Faustian Patterns

Faust in medieval lore was a philosopher-scholar who mastered everything there was to know but was disgruntled. This made him vulnerable to Mephistopheles, a demon, who came to him offering a deal with the Devil; his soul for 20 years of complete power and everything he could ever want at his behest. The deal sealed with his blood, Faust experienced all pleasures and learned all the secrets of creation, but was still unhappy. This is when Faust asked Mephistopheles for Helen of Troy, the most beautiful women who ever lived. There was one problem, however, and that was that she was dead, and for him to have her, she had to be a demonic representation. Mephistopheles knew that if Faust carried this through that it would finalize the loss of his soul, for intercourse with a demon means irrevocable damnation (vis-a-vis Gen. 6:1ff.). He asked Faust if he understood the consequences. Faust acknowledged that he did, demanded Helen, and Mephistopheles complied. The story ends with the demons dragging him off to hell.

The outline of this story is as old as man. Actually, we see it here in these opening chapters of the Bible twice, once with the antediluvians and then again with postdiluvians. The antediluvians, Cain’s line as we observed in the post of Oct. 15 (Cain’s Alternative Culture), and Ham’s line after the flood, have parallel Faustian elements. Both are deeply active culturally, building cities and creating all sorts of things (cf. Enoch in Gen 4:17 with Nimrod in 10:10 where he was a “mighty hunter,” meaning that at the beginnings of postdiluvian civilization it was a king’s duty to rid the land of wild animals). Cain’s ancestor Lamech becomes violent and warlike (4:23-24), and Nimrod’s establishment of the city-states in Shinar implies to the ancient mind warfare (10:10). The outcome of both cultures, as in the Faustian legend, culminates with intercourse with demons. We see this with the antediluvians in Gen. 6ff, but also in 11:1-9 with the building of the tower of Babel (see previous post). Evil comes to a point where Judgment is the only remedy. As we look ahead in the history of the kingdom of Israel/Judea, beginning with Solomon and his great wisdom like Adam, wealth, and building projects, the evil crescendos to Manasseh and the unforgivable sin of witchcraft that brought irrevocable judgment on Judea (II Kings 21). History repeats itself in patters.

The point here is not that human culture is evil in and of itself. There are many good things about it, not to mention that we must live in it! The point here is that all major cultures “made with human hands” eventually follow a pattern, ultimately a Faustian one. “Made with human hands” is a biblical code word for the great cultures of the world in contrast to God’s kingdom that is not built with human hands. (See Daniel 2:34-35 where the “stone cut out by no human hand” broke to pieces the great Neo Babylonian Empire becoming a mountain [Eden] that fills the whole earth.) In contrast, the Tabernacle was made according to the vision God gave Moses (Ex. 25:9, 40, 26:30, 27:8), which we know is the model for Eden as well. The Temple was made of stone not cut at the Temple site, but in the quarry according to exact proportions so no sound was made when placed together (I Kings 6:7). Although it was made of human hands, this process symbolized that this Temple was unlike Babel, but was the heart of the Kingdom of God on earth. Though it too failed, it became a symbol of the eschatological Kingdom and the City of the Great King that is not made with human hands. (For an excellent book on this, see The Temple and the Church’s Mission, by G.K. Beale.) Of all the myths that best describes our western culture and America itself, it is the Faustian legend.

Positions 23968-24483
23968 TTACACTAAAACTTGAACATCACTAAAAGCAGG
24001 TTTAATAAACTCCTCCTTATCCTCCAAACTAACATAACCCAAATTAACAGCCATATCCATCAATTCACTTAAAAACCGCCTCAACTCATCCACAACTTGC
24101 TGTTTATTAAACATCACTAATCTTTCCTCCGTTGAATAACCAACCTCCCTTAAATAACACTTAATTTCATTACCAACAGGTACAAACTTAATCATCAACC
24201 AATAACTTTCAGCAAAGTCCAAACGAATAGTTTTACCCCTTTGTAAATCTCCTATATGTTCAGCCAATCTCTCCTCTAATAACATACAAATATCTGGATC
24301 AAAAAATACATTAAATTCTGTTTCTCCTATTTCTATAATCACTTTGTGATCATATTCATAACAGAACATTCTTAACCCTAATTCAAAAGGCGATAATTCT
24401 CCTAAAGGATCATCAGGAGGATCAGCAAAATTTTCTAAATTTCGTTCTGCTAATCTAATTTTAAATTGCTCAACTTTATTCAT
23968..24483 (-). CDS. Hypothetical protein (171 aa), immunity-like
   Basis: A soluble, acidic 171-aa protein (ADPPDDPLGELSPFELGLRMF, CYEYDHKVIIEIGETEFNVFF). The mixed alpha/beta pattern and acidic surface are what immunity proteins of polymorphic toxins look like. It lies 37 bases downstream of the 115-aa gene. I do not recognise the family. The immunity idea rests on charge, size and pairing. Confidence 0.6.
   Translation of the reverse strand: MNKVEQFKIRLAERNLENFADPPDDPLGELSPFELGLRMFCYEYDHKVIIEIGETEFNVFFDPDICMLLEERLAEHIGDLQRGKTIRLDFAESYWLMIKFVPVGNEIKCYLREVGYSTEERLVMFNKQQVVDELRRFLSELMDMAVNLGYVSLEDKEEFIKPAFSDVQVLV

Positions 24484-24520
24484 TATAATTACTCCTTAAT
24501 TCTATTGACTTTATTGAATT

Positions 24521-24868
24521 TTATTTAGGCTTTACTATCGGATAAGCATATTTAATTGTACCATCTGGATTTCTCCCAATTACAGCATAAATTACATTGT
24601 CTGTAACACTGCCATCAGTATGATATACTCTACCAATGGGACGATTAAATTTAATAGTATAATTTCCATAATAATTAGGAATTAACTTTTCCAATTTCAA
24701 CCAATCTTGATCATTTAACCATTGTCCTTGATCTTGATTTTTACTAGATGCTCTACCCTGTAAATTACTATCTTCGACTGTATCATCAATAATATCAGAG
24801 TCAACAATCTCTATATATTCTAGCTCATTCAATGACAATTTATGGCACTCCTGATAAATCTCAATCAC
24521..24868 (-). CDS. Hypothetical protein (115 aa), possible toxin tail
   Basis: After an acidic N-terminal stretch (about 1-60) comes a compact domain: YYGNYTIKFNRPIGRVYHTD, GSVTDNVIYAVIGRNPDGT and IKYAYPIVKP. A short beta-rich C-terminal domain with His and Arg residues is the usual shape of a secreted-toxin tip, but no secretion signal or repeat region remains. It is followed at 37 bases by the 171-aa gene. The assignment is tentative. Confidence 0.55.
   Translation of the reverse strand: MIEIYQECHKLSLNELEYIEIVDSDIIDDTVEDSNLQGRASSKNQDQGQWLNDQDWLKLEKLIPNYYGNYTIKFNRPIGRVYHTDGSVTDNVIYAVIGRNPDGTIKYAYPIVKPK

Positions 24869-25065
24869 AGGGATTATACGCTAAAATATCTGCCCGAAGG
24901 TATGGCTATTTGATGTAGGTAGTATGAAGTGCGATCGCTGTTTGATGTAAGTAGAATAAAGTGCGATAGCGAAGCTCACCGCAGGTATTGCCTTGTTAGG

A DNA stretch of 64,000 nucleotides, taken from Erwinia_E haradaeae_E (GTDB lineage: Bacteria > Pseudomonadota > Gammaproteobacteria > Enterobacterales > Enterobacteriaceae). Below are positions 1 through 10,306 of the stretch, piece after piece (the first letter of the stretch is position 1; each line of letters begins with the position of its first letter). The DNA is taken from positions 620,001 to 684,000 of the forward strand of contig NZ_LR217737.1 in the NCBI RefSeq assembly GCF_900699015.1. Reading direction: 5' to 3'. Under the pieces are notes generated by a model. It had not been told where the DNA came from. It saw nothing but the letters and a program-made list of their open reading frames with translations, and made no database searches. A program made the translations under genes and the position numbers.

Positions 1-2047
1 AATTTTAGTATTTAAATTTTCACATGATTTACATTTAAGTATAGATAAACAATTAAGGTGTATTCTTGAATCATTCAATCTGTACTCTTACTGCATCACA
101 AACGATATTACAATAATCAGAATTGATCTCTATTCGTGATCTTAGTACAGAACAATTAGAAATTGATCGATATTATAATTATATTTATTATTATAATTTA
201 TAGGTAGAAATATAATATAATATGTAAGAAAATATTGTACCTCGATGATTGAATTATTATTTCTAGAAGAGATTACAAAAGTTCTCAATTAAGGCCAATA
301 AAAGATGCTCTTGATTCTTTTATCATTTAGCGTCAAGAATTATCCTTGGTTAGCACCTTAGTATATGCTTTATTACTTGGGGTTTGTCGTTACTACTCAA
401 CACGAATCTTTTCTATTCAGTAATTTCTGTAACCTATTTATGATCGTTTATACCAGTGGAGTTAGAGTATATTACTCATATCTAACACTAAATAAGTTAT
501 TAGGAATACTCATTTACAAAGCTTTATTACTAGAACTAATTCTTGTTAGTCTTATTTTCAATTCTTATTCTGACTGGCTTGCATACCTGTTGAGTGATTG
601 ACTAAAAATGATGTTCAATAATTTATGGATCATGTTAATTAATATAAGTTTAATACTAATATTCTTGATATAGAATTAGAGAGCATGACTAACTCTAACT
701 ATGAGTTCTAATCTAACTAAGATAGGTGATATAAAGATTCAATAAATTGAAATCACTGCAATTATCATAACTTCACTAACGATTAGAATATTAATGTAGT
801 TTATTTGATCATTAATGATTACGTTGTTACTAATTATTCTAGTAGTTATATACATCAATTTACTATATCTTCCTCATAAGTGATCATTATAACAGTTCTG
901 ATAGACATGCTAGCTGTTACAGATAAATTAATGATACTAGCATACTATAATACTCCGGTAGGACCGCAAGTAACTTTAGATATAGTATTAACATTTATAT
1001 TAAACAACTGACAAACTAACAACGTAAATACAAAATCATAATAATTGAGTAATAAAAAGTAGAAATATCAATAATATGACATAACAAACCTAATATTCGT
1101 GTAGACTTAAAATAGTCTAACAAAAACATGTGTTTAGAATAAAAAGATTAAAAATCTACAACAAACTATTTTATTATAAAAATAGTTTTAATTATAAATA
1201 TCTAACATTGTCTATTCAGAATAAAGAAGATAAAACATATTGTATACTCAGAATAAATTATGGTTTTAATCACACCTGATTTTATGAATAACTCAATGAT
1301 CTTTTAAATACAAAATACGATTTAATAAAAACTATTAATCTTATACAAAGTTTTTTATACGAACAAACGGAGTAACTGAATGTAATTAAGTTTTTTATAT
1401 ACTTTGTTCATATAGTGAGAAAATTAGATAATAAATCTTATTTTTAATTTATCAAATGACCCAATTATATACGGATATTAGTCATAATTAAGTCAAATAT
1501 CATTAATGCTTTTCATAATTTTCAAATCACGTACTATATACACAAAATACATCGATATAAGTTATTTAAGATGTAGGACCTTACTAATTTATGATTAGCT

Thus we end our discussions on the great Primeval History. It is the very foundation of our Christian cosmology; in it all the motifs of the rest of the Bible are established. There is no end to its subtleties and profundities; it is a many faceted jewel which sends off sparkles of light and brilliant colors as we turn it round in our hearts and minds. In it we know our origins, and if we know where we came from, we know who we are, and what our end will be, for in all living things, the end is hidden in its beginnings.

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